> >
> >
> >
> > We're running into issues in our design of a test. We want to test
> > "Section B" of our application, but "Section B" doesn't make a lot
of
> > sense unless you've already been exposed to "Section A". The trouble
is,
> > Section A is pretty complicated in itself. They're definitely too
big to
> > test together in a single 60 minute test.
> >
> >
> >
> > What to do, what to do...! So far I've thought of (with drawbacks in
> > parentheses):
> >
> >
> >
> > a) Have a facilitator walk them through Section A for 15 minutes
before
> > they do the 60 minute Section B test (perhaps a bit overwhelming,
hard
> > to digest)
> >
> >
> >
> > b) Ensure the participants who test Section A come back and test
Section
> > B (good in theory, but difficult to schedule)
> >
> >
> >
> > c) Test the two back-to-back in a 120-minute-long test (participants
> > might fade)
> >
> >
> >
> > d) Pretend the dependencies don't exist and have them test Section B
> > with no background knowledge (not realistic, but hey, maybe the
others
> > are too ambitious)
> >
> >
> >
> > Surely other people have had experience with this sort of thing -
any
> > recommendations on what has and hasn't worked well? Am I approaching
it
> > all wrong?
> >
> >
> >
> > Thanks so much,
> >
> > Meredith
> >
> >
> >
> > ________________________________________________________________
> > Welcome to the Interaction Design Association (IxDA)!
> > To post to this list ....... discuss at ixda.org
> > Unsubscribe ................ http://www.ixda.org/unsubscribe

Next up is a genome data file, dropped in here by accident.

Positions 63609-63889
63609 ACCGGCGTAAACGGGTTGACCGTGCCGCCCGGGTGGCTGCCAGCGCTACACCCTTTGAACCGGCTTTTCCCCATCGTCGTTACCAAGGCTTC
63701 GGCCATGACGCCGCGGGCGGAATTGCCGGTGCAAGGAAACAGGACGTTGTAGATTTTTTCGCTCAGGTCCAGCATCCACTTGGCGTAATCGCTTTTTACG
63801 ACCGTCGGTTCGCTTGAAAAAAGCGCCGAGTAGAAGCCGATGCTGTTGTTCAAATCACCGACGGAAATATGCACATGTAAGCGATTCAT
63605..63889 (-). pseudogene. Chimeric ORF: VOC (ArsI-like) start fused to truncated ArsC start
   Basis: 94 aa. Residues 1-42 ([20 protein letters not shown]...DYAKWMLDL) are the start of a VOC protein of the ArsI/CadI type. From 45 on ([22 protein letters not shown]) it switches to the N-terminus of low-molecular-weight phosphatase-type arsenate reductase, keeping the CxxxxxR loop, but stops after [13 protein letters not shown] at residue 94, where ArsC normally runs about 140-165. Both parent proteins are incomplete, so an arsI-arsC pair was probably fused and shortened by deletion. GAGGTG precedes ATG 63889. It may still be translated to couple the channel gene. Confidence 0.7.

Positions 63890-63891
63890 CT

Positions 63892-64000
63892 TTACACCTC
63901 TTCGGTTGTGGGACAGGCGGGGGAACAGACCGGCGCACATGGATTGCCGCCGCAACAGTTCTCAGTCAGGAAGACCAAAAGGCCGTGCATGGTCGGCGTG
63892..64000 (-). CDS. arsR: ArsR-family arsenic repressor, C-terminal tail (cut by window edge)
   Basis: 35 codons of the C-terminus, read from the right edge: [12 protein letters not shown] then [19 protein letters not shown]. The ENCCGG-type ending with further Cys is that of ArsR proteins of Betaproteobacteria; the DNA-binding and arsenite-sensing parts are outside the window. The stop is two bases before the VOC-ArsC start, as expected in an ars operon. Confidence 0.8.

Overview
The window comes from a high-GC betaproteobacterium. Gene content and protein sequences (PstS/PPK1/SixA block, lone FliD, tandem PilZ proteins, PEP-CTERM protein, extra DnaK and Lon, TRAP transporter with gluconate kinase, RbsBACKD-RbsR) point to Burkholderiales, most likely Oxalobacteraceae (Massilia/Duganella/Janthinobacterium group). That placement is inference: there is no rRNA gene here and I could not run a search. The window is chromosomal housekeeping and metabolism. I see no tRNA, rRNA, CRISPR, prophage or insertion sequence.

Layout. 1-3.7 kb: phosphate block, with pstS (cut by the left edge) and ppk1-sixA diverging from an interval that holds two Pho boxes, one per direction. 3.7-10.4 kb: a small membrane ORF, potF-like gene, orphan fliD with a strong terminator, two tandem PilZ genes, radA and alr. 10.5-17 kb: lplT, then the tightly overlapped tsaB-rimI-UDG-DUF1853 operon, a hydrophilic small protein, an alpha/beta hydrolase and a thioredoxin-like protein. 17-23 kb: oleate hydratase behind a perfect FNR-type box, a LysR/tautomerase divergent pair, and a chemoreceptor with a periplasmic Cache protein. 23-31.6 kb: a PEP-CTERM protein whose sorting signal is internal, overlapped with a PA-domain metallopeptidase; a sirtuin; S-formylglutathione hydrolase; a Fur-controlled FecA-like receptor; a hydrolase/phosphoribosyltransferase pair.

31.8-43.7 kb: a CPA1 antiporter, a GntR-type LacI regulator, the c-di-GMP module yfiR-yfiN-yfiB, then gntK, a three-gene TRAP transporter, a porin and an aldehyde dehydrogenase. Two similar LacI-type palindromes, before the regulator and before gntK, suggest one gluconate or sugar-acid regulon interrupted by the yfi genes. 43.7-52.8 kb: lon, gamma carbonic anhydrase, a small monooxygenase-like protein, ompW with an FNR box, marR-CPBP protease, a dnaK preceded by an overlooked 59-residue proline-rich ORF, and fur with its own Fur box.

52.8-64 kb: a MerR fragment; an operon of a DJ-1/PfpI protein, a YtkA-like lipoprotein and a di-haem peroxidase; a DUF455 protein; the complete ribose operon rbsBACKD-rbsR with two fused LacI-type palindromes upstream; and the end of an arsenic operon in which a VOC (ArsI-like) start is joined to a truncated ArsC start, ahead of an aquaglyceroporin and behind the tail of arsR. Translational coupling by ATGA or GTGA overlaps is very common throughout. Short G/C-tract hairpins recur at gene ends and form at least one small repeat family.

> > List Guidelines ............ http://www.ixda.org/guidelines
> > List Help .................. http://www.ixda.org/help
> >
>

25 Mar 2008 - 7:52pm
Dante Murphy
2006

Meredith-
The way I've approached this in the past is to use a larger sample size and create a matrix of test components based upon actual or experimental relevance.

For example, if section 1 of part A is the basis for section 4 of part B, then test that combination with 6 people, but test 4 other people with different parts of A and the same part of B.

If section 4 and section 12 of B are complex for the same reason...they both require analysis of a scatter plot, or both require the user to read German, or whatever, then ose 4 as an analogy model for 12, but test the parts of 12 that are unique contextually using time to task or success metrics isolated from the context of the whole application.

You basically have to do a lot more work in planning the test (really a series of related mini-tests), and the whole thing can look like a house of cards to the skeptics, but I've had a lot of success with it, both in getting the info I need and from various academic communities.

One nice part is that it's a great example of what Saffer calls "conservation of complexity"...the UX professional is working a lot harder so that the test subjects and project stakeholders don't have to.

If you have any other questions about this concept, feel free to contact me off-list.

Dante Murphy

________________________________

Can anyone recommend methods for performing usability tests on large,
complex applications with lots of conceptual dependencies?